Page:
Unfriend people who don’t add any positivity to your life
I’m pretty selective about the people I’m friends with on Facebook but the occasional weirdo manages to slip through every now and then. Friending people on Facebook is not a permanent action. You can unfriend people any time you like and I do it often. It doesn’t even mean I don’t like them it just means they spend more time on Facebook complaining about public transport than anything else and that’s not interesting or fulfilling for me so I click unfriend. Boom.
Unfollow people you love who trigger you
I do this often. My mates are really intelligent (which is why I have them as mates!) but this means that a lot of our time is spent arguing. I love a good online riff but I don’t have time to spend all day explaining why The Incredibles is really the most underrated Pixar film. I have a few people who are triggers for arguments and every now and then, I simply unfollow them. They don’t know I’ve done it and I get a peaceful feed that’s a pleasant place to be.
2. Mindless scrolling
I’m all for taking a break from work to have a scroll through Facebook but you’ve got to cap it. If you’ve been mindlessly clicking around from website to website, back away from the computer.
If you have a serious problem with this you can use apps to block your access to certain sites. Self Control for macs will block you out of selected websites for a pre-determined amount of time. Cold Turkey is another one I’ve heard is great. Hey Focus does a similar thing. Focusbooster is like a pomodoro technique app that gives you 25-minute windows to complete tasks which is great for people with short attention spans (like me!).
Mindless scrolling is literally dead time so make sure you keep a cap on how often you do it. I have a bad habit of coming home from the gym, flopping on the couch and scrolling for ten minutes before I have a shower. Sometimes this turns into half an hour and it’s such a waste of time it kills me. I’ve started turning my phone on airplane mode when I get home to remind myself to get in the damn shower and not waste my precious time scrolling. It works like a charm and I can use that half an hour later in the day to do something I really want to do.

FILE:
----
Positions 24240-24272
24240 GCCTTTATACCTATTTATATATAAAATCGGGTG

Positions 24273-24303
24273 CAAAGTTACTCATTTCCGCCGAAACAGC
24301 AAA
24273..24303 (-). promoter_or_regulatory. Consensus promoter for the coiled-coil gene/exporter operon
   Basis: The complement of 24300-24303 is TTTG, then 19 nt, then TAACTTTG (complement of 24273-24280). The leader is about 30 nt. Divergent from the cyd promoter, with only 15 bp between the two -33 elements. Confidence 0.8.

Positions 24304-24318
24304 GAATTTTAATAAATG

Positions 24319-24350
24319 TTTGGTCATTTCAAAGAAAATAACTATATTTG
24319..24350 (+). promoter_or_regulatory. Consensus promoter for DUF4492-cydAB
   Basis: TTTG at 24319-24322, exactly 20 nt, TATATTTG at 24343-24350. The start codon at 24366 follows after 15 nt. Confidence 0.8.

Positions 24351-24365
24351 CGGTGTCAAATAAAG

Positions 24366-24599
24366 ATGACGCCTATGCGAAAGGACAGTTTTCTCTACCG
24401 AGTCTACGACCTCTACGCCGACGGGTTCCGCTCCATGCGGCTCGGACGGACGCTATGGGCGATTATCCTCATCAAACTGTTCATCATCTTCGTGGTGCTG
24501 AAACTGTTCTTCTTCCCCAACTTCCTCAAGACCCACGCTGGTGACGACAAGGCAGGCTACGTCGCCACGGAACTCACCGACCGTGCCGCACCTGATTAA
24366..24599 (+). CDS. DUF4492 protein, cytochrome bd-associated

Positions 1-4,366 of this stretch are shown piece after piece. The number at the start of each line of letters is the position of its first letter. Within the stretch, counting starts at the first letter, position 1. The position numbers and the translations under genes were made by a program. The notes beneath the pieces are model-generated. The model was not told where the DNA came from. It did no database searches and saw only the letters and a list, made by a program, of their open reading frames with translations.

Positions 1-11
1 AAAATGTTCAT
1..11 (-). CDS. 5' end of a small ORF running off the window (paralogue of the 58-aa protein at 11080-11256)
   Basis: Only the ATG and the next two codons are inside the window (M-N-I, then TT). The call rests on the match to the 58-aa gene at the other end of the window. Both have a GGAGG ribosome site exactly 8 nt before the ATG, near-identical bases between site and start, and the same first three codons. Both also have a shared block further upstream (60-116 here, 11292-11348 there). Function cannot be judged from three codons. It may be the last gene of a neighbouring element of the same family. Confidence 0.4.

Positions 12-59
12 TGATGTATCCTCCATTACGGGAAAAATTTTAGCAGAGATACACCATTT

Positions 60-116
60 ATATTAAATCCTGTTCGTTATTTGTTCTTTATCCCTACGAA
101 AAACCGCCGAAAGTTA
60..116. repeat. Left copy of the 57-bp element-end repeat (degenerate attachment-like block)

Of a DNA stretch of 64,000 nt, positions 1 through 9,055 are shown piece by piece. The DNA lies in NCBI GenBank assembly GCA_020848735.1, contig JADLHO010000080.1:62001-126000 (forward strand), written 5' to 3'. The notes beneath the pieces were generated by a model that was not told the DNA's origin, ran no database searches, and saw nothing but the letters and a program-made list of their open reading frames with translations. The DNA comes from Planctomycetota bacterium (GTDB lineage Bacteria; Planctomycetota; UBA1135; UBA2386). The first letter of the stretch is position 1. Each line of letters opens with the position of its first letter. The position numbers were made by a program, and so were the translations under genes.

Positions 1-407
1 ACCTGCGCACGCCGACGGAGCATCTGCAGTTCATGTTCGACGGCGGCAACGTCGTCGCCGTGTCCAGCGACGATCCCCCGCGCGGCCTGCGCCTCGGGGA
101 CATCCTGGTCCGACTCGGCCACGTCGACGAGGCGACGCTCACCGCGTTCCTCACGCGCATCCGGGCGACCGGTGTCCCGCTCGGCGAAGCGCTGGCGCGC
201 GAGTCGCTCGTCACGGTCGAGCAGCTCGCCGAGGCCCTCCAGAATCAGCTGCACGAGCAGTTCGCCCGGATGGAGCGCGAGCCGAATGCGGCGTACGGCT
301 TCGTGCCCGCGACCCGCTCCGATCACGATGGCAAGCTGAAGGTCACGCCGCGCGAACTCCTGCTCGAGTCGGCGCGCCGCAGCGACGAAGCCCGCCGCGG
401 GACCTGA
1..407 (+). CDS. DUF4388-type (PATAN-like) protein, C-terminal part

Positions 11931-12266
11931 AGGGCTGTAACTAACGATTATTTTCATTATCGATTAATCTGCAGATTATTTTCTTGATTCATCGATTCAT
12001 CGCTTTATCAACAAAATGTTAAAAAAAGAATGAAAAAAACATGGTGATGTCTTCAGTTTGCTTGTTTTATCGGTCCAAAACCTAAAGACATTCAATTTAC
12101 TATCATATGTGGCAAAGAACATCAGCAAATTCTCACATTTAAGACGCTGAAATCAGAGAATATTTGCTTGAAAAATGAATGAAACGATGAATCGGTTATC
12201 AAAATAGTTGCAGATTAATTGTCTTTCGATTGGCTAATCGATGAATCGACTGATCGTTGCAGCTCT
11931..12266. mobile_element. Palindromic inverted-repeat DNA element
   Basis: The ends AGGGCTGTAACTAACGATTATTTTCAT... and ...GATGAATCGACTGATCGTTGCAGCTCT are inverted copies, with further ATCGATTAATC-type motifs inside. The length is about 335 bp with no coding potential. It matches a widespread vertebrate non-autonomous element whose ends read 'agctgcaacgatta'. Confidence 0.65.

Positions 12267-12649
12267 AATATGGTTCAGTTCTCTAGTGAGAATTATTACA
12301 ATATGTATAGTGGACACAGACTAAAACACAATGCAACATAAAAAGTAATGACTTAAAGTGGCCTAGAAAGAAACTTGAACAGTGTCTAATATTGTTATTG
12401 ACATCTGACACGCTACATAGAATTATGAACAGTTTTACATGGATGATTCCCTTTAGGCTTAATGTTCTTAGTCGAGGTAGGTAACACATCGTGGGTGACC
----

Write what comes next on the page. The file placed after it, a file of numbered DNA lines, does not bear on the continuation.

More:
3. Wading into the cesspool
The internet is like quicksand and you can go from reading a sensible opinion piece in The New York times to trolling the forums in Reddit trying to prove to conspiracy theorists that Obama did NOT orchestrate the Sandy Hook shooting in order to get guns banned in the US. I don’t argue on Facebook anymore. If someone directly asks me to clarify something, I’ll do that but you’ll rarely find me on someone else’s page having an argument. It’s just not worth it. Even for things I really care about like marriage equality, I’m not going to waste my time trying to convince John from Queensland to say he regrets voting no to marriage equality. It’s important to encourage people, in general, to say yes but old mate from Townsville is not going to be convinced to vote yes by a stranger on the internet.
I also tap out of arguments now. I used to really need the last word but once you’ve been arguing in circles there’s no where left to go but out the door.